The history of yoga stretches back as far as ancient India, when people practiced it to increase their tranquility and spiritual insight. Today, many Americans enjoy it to help them relax and increase their flexibility — and may even improve
their heart health. However, yoga does not count towards physical activity requirements of 150 minutes of moderate intensity aerobic activity per week.
Traditional yoga is done by slowly stretching the body into a variety of poses while focusing on breathing and meditation. “Yoga is designed to bring about increased physical, mental and emotional well-being,” said M. Mala Cunningham,
Ph.D., counseling psychologist and founder of Cardiac Yoga. “Hand in hand with leading a heart-healthy lifestyle, it really is possible for a yoga-based model to help prevent or reverse heart disease.
It may not completely reverse it, but you will definitely see benefits.”
For Overall Cardiovascular Health:
At least 30 minutes of moderate-intensity aerobic activity at least 5 days per week for a total of 150 minutes
At least 25 minutes of vigorous aerobic activity at least 3 days per week for a total of 75 minutes; or a combination of moderate- and vigorous-intensity aerobic activity
Moderate- to high-intensity muscle-strengthening activity at least 2 days per week for additional health benefits.
For Lowering Blood Pressure and Cholesterol
An average 40 minutes of moderate- to vigorous-intensity aerobic activity 3 or 4 times per week
Yoga can be used to improve heart health as a preventive measure or after facing a cardiac event, said Cunningham, who has taught yoga for 40 years and is also president of Positive Health Solutions.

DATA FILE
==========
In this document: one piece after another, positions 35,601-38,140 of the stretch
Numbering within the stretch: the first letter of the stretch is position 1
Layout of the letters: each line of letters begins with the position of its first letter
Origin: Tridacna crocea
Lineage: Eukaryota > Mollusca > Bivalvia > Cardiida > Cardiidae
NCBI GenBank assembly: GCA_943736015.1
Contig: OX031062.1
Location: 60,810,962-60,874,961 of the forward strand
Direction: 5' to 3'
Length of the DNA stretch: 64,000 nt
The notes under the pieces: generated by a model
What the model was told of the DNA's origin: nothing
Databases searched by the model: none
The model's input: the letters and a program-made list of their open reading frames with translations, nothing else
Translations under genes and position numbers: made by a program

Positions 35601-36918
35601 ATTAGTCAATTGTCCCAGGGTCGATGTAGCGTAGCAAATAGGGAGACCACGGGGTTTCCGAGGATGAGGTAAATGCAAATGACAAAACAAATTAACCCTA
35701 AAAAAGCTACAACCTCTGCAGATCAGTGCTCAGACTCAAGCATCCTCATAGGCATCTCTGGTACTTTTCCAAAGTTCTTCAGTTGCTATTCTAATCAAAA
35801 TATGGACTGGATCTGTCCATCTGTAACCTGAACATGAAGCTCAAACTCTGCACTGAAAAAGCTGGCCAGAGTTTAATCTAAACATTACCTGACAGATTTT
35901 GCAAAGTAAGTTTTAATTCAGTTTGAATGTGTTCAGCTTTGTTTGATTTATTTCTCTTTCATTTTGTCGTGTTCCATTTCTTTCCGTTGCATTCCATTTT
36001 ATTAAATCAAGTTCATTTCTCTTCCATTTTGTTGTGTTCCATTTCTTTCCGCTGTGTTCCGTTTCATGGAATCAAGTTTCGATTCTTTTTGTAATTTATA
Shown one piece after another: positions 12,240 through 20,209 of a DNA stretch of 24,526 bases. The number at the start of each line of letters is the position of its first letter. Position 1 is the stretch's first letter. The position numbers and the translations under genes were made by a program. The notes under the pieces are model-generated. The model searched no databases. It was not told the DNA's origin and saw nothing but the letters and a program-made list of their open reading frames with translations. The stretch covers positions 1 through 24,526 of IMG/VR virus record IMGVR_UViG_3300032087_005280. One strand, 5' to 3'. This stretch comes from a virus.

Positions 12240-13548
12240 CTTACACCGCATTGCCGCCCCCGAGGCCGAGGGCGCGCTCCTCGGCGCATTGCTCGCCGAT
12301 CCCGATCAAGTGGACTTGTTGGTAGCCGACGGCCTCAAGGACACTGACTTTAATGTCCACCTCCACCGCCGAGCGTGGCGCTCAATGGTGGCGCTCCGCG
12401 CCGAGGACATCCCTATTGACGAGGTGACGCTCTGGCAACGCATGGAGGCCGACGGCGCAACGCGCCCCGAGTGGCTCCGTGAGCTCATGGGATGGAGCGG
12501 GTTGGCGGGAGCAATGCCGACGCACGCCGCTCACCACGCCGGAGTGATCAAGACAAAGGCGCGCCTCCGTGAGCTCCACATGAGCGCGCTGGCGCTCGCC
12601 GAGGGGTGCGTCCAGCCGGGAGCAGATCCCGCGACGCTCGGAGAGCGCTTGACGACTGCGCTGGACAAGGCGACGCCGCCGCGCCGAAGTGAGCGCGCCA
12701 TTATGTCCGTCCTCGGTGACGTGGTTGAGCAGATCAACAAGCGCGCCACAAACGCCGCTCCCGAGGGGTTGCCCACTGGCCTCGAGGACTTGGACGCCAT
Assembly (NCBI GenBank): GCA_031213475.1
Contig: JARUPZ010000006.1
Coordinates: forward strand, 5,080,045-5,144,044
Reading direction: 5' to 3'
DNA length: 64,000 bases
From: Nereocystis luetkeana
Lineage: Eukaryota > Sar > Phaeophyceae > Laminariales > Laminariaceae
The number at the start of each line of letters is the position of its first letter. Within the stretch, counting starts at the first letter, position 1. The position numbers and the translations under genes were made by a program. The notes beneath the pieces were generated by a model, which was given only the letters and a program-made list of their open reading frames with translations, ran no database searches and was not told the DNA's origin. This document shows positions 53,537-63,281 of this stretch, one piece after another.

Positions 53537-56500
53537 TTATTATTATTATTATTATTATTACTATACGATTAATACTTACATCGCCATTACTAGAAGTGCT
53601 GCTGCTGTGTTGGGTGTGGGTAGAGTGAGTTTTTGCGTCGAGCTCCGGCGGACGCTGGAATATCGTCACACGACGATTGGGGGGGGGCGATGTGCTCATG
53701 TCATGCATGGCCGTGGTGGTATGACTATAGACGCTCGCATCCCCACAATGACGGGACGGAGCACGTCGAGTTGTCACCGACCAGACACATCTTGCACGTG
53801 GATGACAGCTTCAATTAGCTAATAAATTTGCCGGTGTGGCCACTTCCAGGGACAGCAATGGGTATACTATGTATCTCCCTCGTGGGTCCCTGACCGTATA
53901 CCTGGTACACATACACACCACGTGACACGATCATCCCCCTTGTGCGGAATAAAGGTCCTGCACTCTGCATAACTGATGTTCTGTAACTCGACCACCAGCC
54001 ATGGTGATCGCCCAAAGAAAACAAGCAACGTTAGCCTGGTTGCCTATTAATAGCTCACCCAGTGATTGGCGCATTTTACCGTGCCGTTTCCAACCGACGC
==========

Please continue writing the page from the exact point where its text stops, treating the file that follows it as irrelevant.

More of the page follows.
Thinking prevention? As part of an overall healthy lifestyle, Cunningham said yoga can help lower blood pressure, increase lung capacity, improve respiratory function and heart rate, and boost circulation and muscle tone. It can also improve your
overall well-being while offering strength-building benefits.
Yoga also has proven benefits for those who have faced cardiac arrest, heart attack or other heart event,
according to Cunningham. “The acute emotional stress of such an event certainly has a significant and adverse effect on the heart,” she said. “That’s where yoga can be a tremendous benefit to manage the stress.” For
example, Cunningham said that half of bypass surgery patients go through depression, facing emotions ranging from anxiety to grieving. “All these things come into play when you’ve got
a potentially chronic disease to manage for the rest of your life.”
The calming benefits of yoga may help with that — and you may see benefits right away. After your first yoga class, your blood pressure will likely be lower, you’ll be relaxed and you’ll
feel better, Cunningham said.
Long-term, sustained yoga may play a role in improving overall health, according to Cunningham.
“The more energy you put into it, the more you’re going to get out of it,” she said. “After 12 weeks, you may see a dramatic increase in exercise functionality, and blood pressure and cholesterol levels may decrease.” If you have heart disease, diabetes or are obese, check with your doctor before starting a yoga program. “I highly recommend
going to a qualified and trained cardiac medical yoga instructor,” Cunningham said. To find an instructor in your area, check with your local cardiac rehab center or visit cardiacyoga.com.